Sorry for the question that may be stupid, but I looked everywhere and couldn’t find a clear answer…
I am new to embedded software developpement and I am trying to build a personal project that I’ve had at heart for a long time.
I don’t worry about the software part, but my biggest fear is to blow up my board… I purchased a wesp32 and in the product description (https://wesp32.com/files/wESP32-Product-Brief.pdf) they say:
If the user loads software on the ESP32 that does not configure the RMII pins correctly, it is possible the software will configure the pins in such a way that physical damage may result, for instance connecting an output from the PHY to an output of the ESP32, resulting in a short circuit through the chip’s output drivers.
In summary, no, it’s your responsability. Good luck.
In more detail:
I would be 99% certain that it is up to the developer to avoid doing things like that. The data sheet for your board/microcontroller is a great place to start understanding this sort of thing. PlatformIO isn’t like the Arduino system where that does configure certain pins, timers, and so on. PlatformIO does not.
I often forget to enable interrupts on my ATmega328 code, leading to nothing working – but that same code works in Arduino IDE mode, which does enable interrupts.
The data sheet for the ATmega328, used in the Arduino Uno et al, has a warning similar to yours, where the AREF pin must not be connected to an external voltage if the ADC reference voltage is configured to be internal, or on the AVCC pin. Else blue smoke!
Many home built “Arduinos” on the web are built with AREF connected to 5V. Go figure.
There are two sides to this which have to be differentiated. I’ll go into some details here.
Number 1. Setting a specific board = xxx board will make PlatformIO select that board definition JSON file. E.g., setting board = wesp32 will make PIO use wesp32.json. The board file then declares the used Arduino variant and other things.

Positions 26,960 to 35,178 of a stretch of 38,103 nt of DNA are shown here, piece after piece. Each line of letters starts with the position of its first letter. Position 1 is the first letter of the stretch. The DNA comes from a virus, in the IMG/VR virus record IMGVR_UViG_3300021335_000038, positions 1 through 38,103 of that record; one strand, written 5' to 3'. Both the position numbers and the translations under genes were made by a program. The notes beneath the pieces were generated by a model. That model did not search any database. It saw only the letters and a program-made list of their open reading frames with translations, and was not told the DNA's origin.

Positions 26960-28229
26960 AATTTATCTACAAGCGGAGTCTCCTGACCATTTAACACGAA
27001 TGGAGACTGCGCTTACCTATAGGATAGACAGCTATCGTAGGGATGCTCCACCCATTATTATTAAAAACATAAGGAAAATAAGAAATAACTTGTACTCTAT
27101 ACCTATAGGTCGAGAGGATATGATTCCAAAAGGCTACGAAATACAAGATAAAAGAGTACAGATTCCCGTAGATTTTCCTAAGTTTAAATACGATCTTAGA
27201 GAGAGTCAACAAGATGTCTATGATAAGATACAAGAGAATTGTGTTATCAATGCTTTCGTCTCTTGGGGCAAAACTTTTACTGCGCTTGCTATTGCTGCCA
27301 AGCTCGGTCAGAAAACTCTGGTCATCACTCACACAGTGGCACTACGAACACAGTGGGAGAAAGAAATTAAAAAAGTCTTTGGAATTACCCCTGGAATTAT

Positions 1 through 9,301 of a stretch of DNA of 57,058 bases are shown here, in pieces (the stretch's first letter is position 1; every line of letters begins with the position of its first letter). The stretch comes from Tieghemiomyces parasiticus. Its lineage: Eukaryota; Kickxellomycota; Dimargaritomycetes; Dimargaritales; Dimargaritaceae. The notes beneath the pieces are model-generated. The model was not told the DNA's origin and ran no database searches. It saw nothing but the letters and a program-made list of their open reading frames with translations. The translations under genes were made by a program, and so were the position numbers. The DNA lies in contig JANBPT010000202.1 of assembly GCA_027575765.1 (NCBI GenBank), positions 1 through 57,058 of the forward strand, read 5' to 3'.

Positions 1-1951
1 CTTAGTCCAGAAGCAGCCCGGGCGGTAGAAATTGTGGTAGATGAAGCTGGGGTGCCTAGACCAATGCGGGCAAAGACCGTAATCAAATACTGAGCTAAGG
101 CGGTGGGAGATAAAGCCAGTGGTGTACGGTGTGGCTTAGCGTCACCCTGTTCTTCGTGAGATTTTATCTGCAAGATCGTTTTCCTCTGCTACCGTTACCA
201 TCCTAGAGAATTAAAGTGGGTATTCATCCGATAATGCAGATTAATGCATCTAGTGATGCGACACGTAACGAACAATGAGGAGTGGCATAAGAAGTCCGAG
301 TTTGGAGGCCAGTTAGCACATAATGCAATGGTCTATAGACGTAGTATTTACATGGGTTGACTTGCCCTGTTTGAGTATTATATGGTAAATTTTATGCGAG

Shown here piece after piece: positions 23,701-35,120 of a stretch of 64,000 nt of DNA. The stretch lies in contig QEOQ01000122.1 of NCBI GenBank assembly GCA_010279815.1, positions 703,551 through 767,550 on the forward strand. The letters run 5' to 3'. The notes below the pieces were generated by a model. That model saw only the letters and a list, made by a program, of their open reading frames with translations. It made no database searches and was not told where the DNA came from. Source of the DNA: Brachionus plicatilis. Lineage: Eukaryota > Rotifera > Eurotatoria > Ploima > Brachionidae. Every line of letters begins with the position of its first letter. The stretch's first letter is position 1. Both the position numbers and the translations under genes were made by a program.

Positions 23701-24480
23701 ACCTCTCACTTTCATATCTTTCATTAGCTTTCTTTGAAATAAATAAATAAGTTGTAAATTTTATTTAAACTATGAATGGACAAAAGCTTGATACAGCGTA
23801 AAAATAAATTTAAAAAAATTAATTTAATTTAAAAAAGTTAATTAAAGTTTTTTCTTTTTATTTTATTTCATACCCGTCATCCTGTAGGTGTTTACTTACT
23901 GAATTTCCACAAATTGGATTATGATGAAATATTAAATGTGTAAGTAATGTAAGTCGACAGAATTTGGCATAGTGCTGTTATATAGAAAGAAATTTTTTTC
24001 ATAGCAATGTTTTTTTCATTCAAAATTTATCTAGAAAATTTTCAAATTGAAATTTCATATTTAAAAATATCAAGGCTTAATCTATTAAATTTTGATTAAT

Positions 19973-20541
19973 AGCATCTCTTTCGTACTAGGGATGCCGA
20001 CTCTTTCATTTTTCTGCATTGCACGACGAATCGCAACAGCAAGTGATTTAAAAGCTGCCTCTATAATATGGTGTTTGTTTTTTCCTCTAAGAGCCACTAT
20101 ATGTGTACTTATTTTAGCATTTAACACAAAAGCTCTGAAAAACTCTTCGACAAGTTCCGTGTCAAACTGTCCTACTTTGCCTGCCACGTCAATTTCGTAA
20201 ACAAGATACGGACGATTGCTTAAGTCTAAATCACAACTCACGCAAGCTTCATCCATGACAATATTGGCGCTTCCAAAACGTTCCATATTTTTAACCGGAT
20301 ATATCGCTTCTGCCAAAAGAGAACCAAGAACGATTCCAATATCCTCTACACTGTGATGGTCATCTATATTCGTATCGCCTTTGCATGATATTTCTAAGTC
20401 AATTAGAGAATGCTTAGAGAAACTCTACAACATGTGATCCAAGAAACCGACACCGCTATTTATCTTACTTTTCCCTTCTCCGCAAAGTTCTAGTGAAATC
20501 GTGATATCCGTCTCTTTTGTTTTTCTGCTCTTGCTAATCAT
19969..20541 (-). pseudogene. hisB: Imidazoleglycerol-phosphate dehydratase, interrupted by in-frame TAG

The “variant” then maps to a specific folder in the “variants” folder of the Arduino-ESP32 framework. In your case, this is here and online contains one file, the pins_arduino.h.
These files declare global variables and macros which contain the default pin number for certain things. For example, that the default SPI MOSI pin is GPIO23. So when you e.g. use the SPI library without giving it any further pin information, it will use these default pin assignments. However, it is up to the library to use these pins – they can also ignore it. So, this file just gives the rest of the system (framework, libraries) the opportunity to do the right things by default. And when you use another board = .. value, it uses another variant folder with another pins_arduino.h which can set different default vales. This is how it works in Arduino.
As you can also see there are ETH_PHY_MDC etc. definitions here for the ethernet PHY. This would enable a built-in Ethernet library for example to use the correct pins by default. As you can see when searching for usages of this macro name, that is the case:
Note: ESP-IDF has no notion of “variants” or a variant folder. You have to use menuconfig to setup the Ethernet PHY pins directly.
Number 2. PlatformIO will happily compile a firmware for you in which you write the commands to set a pin as an output, which is connected to the output of the PHY chip and thus creates a driver conflict. There’s no way for PIO to prevent that or warn you, that is too complex. The user has to take care that the code (and that’s the user’s, framework’s and library’s code) running on it uses the right pins. Note that the begin() method allows you to also not use the default parameter values and input any pin. So e.g., a user can call ETH.begin(12, 34, 23...) with pin numbers that will create an output conflict and destroy the board. Or, just pinMode(12, OUTPUT); and digitalWrite(12, HIGH); directly (example pin) to create the conflict.